A black eye here, a busted elbow there, but growing up I still frequented shows at an oft-vacant joint in Connecticut called the Tune Inn. The reason I kept forking over eight bones for hardcore shows started with pure intent; the intensity of the music blew me away. But the reason I first got hooked was lame: a boy. (Cut me slack please, I was a teenager.)
I had two distinct celebrity crushes while growing up. One was MacGyver. The other was a freckly-faced blond boy who grew up a few blocks away and shot me with water pistols in the summers. He was just Jamey back then. His older sister worked at an ice cream place and his younger brother is still one of my sister's closest friends.
Jamey wasn't a celebrity at all, but come high school he was the front man for a band called Jasta 14. That's when I revisited my crush. Several years later Jasta 14 fell apart and Jamey found a new band. You see where I'm headed? My Jamey is none other than Jamey Jasta, singer for Hatebreed and King of Hardcore. And where the hell is Richard Dean Anderson now?
Jasta's internationally notable as the aggressive, asylum-escapee-styled vocalist for Hatebreed. He's also accrued fame as the host of the MTV2 show Headbangers Ball (you can get this sans cable here in Boise). Plus he owns Stillborn Records, manages a handful of bands and is the Webmaster for several online destinations.
Next year marks Hatebreed's tenth anniversary. And the band hopes to have their tenth album out by then as well. Their newest album, The Rise of Brutality, was released on Universal Records in 2003.
Though the band released other albums since Satisfaction Is the Death of Desire, the disc that shaped them as international juggernauts, Brutality is a return to a more familiar hate-bred sound that feels like those earlier fists to the solar plexus. So sentimental.
Long ago (about 10 years back), in a place far far away (New Haven, Conn.), Hatebreed holed up in basements and fought the clock to record demos. Hatebreed is consistently referred to as one of the hardest working bands around, constantly playing shows, being their own street team and never missing an opportunity. It was not for naught; they've come a long way since the Tune Inn.
The early albums were all indie projects. Then came the big time. And according to Jasta, working with the Universal team has been fantastic for the band. "There's better exposure," he says, "You can find our CDs everywhere ... There are no minuses."
Jamey wanted it this way. "I wanted to have the most maniacal voice." It's pretty maniacal all right, and it's not hard to believe the stories of recording sessions with so much heavy duty screaming that he woke up bleeding from his mouth.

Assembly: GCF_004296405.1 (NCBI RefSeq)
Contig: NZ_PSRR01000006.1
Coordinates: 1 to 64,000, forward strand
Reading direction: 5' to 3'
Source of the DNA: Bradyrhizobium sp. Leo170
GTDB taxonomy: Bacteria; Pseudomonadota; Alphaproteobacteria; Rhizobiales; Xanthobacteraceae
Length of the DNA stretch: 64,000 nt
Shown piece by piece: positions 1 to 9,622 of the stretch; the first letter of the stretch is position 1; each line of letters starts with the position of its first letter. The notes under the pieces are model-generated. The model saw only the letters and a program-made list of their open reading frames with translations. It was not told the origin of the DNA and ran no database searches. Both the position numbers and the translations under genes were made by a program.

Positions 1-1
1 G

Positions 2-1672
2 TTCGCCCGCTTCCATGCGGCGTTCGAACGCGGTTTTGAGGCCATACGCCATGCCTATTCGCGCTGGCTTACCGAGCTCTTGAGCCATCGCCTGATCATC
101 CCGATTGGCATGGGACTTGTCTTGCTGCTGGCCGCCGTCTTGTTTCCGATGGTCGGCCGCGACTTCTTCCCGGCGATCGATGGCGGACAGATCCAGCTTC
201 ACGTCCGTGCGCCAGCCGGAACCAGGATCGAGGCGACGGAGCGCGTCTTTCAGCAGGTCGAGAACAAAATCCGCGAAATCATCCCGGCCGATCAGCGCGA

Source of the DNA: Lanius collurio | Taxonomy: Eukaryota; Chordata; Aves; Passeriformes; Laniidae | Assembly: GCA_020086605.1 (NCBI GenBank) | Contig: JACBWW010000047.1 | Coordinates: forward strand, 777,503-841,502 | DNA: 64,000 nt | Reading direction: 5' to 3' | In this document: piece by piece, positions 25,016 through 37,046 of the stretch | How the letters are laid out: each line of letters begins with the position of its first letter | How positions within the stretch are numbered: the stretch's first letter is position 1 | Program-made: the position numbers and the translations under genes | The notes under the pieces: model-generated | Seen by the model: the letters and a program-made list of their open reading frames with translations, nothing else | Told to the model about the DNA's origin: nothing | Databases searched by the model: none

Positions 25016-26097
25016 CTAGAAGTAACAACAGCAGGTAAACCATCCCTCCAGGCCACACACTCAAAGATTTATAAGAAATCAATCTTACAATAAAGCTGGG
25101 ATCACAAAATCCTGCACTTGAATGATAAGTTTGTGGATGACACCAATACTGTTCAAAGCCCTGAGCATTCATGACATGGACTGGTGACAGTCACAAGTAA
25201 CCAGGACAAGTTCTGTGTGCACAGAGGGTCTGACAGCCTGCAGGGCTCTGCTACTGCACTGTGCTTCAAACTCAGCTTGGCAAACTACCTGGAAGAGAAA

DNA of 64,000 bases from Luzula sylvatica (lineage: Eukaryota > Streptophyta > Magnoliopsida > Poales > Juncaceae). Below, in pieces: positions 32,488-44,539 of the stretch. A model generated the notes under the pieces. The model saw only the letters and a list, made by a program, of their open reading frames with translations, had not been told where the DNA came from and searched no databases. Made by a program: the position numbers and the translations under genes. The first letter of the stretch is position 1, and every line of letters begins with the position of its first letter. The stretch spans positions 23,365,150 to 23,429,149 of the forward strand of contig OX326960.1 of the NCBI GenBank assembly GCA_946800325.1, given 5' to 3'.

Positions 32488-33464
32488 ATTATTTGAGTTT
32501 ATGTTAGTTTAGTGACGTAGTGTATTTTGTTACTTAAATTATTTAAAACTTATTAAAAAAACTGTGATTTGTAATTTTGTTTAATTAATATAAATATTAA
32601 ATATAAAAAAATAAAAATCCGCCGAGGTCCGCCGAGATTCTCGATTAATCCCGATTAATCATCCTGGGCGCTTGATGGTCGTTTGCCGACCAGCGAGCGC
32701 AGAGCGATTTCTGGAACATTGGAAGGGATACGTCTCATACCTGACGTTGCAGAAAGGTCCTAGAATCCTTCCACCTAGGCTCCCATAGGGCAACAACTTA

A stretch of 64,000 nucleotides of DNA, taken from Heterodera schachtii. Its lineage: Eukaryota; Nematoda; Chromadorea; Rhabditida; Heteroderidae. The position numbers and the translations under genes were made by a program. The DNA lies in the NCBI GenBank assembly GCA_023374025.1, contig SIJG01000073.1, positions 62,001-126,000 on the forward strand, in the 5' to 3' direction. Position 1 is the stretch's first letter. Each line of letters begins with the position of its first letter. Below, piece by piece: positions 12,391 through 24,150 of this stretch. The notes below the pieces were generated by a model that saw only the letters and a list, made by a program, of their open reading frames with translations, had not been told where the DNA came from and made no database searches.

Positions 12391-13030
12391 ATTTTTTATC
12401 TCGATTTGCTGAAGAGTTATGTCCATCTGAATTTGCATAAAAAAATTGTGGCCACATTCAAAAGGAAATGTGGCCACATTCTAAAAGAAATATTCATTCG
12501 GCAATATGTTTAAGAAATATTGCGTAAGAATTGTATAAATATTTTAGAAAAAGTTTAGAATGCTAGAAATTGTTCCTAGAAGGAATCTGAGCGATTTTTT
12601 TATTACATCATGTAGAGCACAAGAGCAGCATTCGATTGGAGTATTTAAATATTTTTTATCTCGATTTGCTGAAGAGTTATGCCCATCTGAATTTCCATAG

His talking voice is gruff. I am on the phone with Jasta, finally, 19 years after I learned to do a flip off the diving board solely to impress him. This time it's business, and he speaks in and out of Jamey Jasta persona. Some responses are canned but even when he reverts to water pistol Jamey, he's articulate and concise.
I ask about his pipes, has he gotten any brain aneurysms yet? He laughs, "No. Not yet."
"Well, it's a muscle," he says. "In 2003 we did over 300 shows. We played 50 nights in a row."
The continuous work keeps him in shape and it's not too bothersome. It's after the breaks that he gets soft. "We took three months off and when I got back I was like (coughing sounds)."
Despite the seditious name, the aggressive vocals and punishing guitar, the band doesn't breed hate. Jasta's vociferous about driving that home, insisting he'd never want to inspire a hate crime, that "hate at someone else's expense isn't cool." But that's pretty obvious if you open the CD and read the lyrics.
Hatebreed's anger is energy and inspiration; Jasta notes that it's particularly positive for him, in life and in song. Jasta's lyrics are vague enough for anyone to pull personal meaning and poignant enough that you know what he's feeling.
He laughs when I compare them to OutKast, though in an antithetical way. Where OutKast sings graphic raunch in a poppy upbeat way, Hatebreed conveys sentimental and completely un-negative messages in a painful scorch. And the kids all over the globe can associate. "Kids come up to me at every show, all over the world—even in places where English isn't the first language," he says.
World, shmorld. They're coming back to Boise. The last time Hatebreed played here was several years ago during a side trip from a multi-band tour. As a matter of fact, the stop in Boise is actually the final show of the tour and Jasta is ready to close up the circuit with a helluva bang. Maybe just a water pistol bang, but trust me, it will sure make you feel special.